Heading into summer, numbers on the thermometer and on your electric bill will be going up.
“June 1 happens to be one of those magic dates where every electric utility in Pennsylvania is resetting their energy prices,” said Nils Hagen-Frederiksen with the Pennsylvania Public Utility Commission.
Hagen-Frederiksen explained the cost increase is not to make money, but rather to account for rising global energy costs.
“The price of every type of fuel has really been increasing since last fall,” he said. “Utilities, by law, cannot earn a profit on those charges, but they also don’t take a loss.”
Electric bills are broken into two parts: charges for the electricity you consume and charges to maintain the infrastructure.
It’s about a 50-50 split. Only the cost of energy consumed is rising. That portion of the bill is set to increase about 45% for West Penn customers, according to the PUC.
For Penn Power customers, the increase will be 23%. For the average household, that will mean an extra $12 to $20 per month.
“West Penn Power’s residential price to compare effective June 1 will increase about 44 percent from 5.67 cents per kilowatt-hour (kWh) to 8.2 cents per kWh. For the typical residential West Penn Power customer using 750 kWh of electricity per month, the monthly bill would rise from $74.91 to $93.89 for an overall bill increase of about 25 percent. Keep in mind that roughly 50 percent of the electric bill is for the electricity itself. The price to compare that changes, and the other half is for West Penn Power to deliver it to homes and businesses through our wires. Distribution rates that do not change quarterly,” said a spokesperson from West Penn Power.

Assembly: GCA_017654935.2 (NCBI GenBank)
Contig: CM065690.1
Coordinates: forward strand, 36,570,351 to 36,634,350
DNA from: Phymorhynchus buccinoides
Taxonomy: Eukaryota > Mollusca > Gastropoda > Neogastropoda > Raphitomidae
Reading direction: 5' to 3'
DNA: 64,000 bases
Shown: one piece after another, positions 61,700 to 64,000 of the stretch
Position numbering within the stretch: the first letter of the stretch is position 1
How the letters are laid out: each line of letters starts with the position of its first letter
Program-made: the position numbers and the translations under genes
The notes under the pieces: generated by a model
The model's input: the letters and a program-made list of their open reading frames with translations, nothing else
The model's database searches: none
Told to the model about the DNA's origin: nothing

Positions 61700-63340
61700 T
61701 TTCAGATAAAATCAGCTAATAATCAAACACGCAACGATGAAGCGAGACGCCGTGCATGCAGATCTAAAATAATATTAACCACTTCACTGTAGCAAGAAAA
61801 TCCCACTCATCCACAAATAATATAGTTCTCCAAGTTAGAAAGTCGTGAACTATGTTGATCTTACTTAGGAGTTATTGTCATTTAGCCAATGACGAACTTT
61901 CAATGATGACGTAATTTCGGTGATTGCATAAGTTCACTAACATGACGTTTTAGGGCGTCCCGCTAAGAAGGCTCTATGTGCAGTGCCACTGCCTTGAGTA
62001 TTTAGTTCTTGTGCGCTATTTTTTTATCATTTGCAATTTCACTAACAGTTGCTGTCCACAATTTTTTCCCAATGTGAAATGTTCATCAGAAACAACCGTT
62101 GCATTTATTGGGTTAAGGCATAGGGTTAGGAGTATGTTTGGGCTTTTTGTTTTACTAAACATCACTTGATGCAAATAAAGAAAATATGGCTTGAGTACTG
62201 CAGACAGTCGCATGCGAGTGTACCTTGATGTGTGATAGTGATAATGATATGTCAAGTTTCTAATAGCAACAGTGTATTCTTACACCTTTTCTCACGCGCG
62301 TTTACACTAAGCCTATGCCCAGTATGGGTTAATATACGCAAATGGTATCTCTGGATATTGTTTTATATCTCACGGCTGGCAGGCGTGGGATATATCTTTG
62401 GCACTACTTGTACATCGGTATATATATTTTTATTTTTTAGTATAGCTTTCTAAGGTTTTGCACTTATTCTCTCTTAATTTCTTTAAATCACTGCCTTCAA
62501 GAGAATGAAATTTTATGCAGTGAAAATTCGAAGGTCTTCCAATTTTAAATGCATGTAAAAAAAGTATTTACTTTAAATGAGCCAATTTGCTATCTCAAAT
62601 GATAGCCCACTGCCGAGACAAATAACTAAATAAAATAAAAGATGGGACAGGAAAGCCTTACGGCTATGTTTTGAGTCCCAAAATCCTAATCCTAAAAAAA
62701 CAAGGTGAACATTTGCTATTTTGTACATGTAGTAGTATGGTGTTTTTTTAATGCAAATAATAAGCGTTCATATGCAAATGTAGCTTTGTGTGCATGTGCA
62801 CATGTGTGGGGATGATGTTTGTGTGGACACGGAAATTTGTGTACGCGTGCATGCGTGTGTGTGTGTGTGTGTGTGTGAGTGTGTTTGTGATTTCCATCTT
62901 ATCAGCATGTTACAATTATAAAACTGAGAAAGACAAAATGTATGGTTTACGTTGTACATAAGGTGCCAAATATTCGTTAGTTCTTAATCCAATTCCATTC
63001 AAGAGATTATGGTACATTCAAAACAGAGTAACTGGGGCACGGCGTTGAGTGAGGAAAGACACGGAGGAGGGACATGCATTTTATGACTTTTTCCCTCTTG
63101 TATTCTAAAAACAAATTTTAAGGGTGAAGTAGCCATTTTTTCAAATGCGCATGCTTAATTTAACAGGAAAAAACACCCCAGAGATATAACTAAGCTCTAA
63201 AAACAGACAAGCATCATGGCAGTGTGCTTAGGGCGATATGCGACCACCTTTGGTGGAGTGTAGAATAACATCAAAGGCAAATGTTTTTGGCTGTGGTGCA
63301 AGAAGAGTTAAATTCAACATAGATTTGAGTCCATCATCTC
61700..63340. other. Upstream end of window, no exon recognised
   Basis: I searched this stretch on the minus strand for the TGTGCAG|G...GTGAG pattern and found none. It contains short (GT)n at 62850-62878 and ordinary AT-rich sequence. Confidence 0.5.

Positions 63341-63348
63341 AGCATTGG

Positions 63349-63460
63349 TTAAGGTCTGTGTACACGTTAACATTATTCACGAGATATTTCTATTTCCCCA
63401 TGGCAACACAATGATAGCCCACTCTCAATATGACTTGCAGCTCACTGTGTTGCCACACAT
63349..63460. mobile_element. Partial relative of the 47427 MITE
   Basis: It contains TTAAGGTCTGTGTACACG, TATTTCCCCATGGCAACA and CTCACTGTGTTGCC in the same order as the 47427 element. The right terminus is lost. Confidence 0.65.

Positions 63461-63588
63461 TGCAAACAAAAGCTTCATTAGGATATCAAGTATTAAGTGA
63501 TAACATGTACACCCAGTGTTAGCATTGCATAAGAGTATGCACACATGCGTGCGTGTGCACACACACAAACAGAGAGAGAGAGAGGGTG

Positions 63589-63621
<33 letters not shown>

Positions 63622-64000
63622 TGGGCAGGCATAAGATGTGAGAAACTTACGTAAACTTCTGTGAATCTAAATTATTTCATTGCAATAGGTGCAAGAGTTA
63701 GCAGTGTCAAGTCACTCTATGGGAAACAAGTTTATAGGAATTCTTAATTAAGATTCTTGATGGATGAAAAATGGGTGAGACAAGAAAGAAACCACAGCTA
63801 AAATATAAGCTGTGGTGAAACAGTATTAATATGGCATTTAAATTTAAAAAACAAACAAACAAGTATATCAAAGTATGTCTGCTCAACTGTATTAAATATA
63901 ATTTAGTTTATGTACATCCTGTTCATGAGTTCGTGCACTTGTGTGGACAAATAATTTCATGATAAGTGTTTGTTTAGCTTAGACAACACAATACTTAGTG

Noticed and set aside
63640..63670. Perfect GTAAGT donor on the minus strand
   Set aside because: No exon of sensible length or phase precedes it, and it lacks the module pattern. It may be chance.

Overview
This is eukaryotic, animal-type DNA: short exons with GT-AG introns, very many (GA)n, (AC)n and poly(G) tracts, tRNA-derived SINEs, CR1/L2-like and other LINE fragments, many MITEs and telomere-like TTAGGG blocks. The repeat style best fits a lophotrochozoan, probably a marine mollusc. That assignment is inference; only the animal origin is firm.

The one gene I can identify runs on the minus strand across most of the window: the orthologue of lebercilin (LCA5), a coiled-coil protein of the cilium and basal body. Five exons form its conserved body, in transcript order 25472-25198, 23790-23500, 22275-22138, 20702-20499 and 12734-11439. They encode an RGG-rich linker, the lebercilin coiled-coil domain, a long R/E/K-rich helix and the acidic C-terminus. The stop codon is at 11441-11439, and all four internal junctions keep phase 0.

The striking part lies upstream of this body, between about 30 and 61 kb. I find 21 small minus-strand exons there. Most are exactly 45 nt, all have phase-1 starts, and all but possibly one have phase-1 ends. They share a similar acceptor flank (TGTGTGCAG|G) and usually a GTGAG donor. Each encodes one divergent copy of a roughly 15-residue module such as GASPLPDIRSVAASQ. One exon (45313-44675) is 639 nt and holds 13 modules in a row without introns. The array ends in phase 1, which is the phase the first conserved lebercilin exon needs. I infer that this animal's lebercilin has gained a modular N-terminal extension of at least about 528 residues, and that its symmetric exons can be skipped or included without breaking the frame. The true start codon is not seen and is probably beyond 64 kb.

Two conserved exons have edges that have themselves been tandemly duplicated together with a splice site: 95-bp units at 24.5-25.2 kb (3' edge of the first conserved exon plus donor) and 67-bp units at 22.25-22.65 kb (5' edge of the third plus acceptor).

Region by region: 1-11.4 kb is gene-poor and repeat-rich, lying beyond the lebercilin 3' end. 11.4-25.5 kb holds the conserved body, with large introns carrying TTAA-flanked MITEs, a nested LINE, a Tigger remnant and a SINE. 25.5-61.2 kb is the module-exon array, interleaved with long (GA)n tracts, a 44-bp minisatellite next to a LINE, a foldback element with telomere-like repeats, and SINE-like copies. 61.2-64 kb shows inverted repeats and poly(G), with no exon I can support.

The change in prices for West Penn Power is believed to be the result of the rising costs seen throughout the power industry as a whole.
“The price to compare is increasing due largely to increases in the cost of natural gas and other commodities used as fuel to generate power,” said the spokesperson.
Duquesne Light has not yet released its new costs, but they are expected to be in line with the others.
“The electricity you don’t use is the cheapest electricity you’re ever going to get,” said Hagen-Frederiksen.
To limit usage and cut costs, you can use fans instead of cranking up your air conditioning, unplug unused appliances, run only full loads of laundry and take other conservation measures.
In most parts of the state, you can also shop around and find the energy supplier with the cheapest rates.
“The more electricity you use, generally, the more likely you are to shop because those cents per kilowatt hour or partial cents per kilowatt hour add up at the end of the month,” said Hagen-Frederiksen.
Experts caution that if you are going to shop around for suppliers, make sure you read the fine print of your contract and know what you’re signing up for.
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